The benefits of andenes include utilizing steep slopes for agriculture, minimizing the threat of freezes, increasing exposure to sunlight, controlling erosion, improving absorption of water, and better aeration of the soil. The construction and use of andenes for crops enabled agriculture in the Andes to expand into climatically marginal areas of low or seasonal rainfall, low temperatures, and thin soils.

Ecological resilience

In ecology, resilience is the capacity of an ecosystem to respond to a perturbation or disturbance by resisting damage and recovering quickly. Such perturbations and disturbances can include stochastic events such as fires, flooding, windstorms, insect population explosions, and human activities such as deforestation, fracking of the ground for oil extraction, pesticide sprayed in soil, and the introduction of exotic plant or animal species. Disturbances of sufficient magnitude or duration can profoundly affect an ecosystem and may force an ecosystem to reach a threshold beyond which a different regime of processes and structures predominates. Human activities that adversely affect ecosystem resilience such as reduction of biodiversity, exploitation of natural resources, pollution, land use, and anthropogenic climate change are increasingly causing regime shifts in ecosystems, often to less desirable and degraded conditions. Interdisciplinary discourse on resilience now includes consideration of the interactions of humans and ecosystems via socio-ecological systems, and the need for shift from the maximum sustainable yield paradigm to environmental resource management which aims to build ecological resilience through "resilience analysis, adaptive resource management, and adaptive governance".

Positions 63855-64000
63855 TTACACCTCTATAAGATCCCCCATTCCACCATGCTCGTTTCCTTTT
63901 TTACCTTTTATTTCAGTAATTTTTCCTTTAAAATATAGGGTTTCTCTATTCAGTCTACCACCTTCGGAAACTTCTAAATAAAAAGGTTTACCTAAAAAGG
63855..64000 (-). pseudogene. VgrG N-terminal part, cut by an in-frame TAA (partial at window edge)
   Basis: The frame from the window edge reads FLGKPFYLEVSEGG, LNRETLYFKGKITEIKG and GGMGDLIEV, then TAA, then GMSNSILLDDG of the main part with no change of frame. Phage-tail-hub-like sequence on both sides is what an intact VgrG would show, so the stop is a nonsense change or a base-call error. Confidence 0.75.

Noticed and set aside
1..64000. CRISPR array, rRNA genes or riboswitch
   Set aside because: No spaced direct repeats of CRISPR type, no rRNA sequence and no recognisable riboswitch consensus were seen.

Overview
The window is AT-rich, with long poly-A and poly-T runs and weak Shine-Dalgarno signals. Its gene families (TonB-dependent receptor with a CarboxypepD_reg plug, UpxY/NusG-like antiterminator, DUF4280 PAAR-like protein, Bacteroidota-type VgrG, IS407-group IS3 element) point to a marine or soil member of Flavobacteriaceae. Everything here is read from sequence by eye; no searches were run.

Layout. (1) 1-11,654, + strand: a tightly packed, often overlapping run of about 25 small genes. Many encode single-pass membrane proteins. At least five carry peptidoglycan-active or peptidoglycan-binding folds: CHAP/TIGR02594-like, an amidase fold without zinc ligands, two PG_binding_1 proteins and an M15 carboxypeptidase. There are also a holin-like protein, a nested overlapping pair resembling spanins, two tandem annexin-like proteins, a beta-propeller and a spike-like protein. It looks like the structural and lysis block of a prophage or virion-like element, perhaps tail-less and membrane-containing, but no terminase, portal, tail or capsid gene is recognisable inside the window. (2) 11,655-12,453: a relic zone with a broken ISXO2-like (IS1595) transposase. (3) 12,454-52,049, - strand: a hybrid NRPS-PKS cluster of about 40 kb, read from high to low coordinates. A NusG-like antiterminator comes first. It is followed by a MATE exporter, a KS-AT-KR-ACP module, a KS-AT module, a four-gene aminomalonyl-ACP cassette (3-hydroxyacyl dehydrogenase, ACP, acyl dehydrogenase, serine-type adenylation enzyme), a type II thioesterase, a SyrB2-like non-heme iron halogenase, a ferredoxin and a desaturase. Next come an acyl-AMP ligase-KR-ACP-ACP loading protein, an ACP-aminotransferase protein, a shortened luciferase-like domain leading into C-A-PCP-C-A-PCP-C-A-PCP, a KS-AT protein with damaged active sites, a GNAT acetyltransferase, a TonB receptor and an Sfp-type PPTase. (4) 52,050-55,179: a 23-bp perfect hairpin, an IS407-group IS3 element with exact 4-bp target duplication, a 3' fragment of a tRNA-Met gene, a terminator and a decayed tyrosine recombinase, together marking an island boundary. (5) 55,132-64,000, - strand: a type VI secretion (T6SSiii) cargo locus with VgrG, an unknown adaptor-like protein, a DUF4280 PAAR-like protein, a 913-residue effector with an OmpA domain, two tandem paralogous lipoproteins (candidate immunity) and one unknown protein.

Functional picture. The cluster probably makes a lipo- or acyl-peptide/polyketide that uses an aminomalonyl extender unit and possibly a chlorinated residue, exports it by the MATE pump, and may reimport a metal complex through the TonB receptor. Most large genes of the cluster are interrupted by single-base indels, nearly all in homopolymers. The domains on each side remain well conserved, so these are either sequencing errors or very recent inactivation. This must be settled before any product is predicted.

Index of soil-related articles

This is an index of articles relating to soil.

Soil health

Soil health is a state of a soil meeting its range of ecosystem functions as appropriate to its environment. Soil health testing is an assessment of this status. Soil health depends on soil biodiversity (with a robust soil biota), and it can be improved via soil conditioning (soil amendment).

Soil structure

Soil structure describes the arrangement of the solid parts of the soil and of the pore space located between them. It is determined by how individual soil granules clump, bind together, and aggregate, resulting in the arrangement of soil pores between them. Soil structure has a major influence on water and air movement, biological activity, root growth and seedling emergence.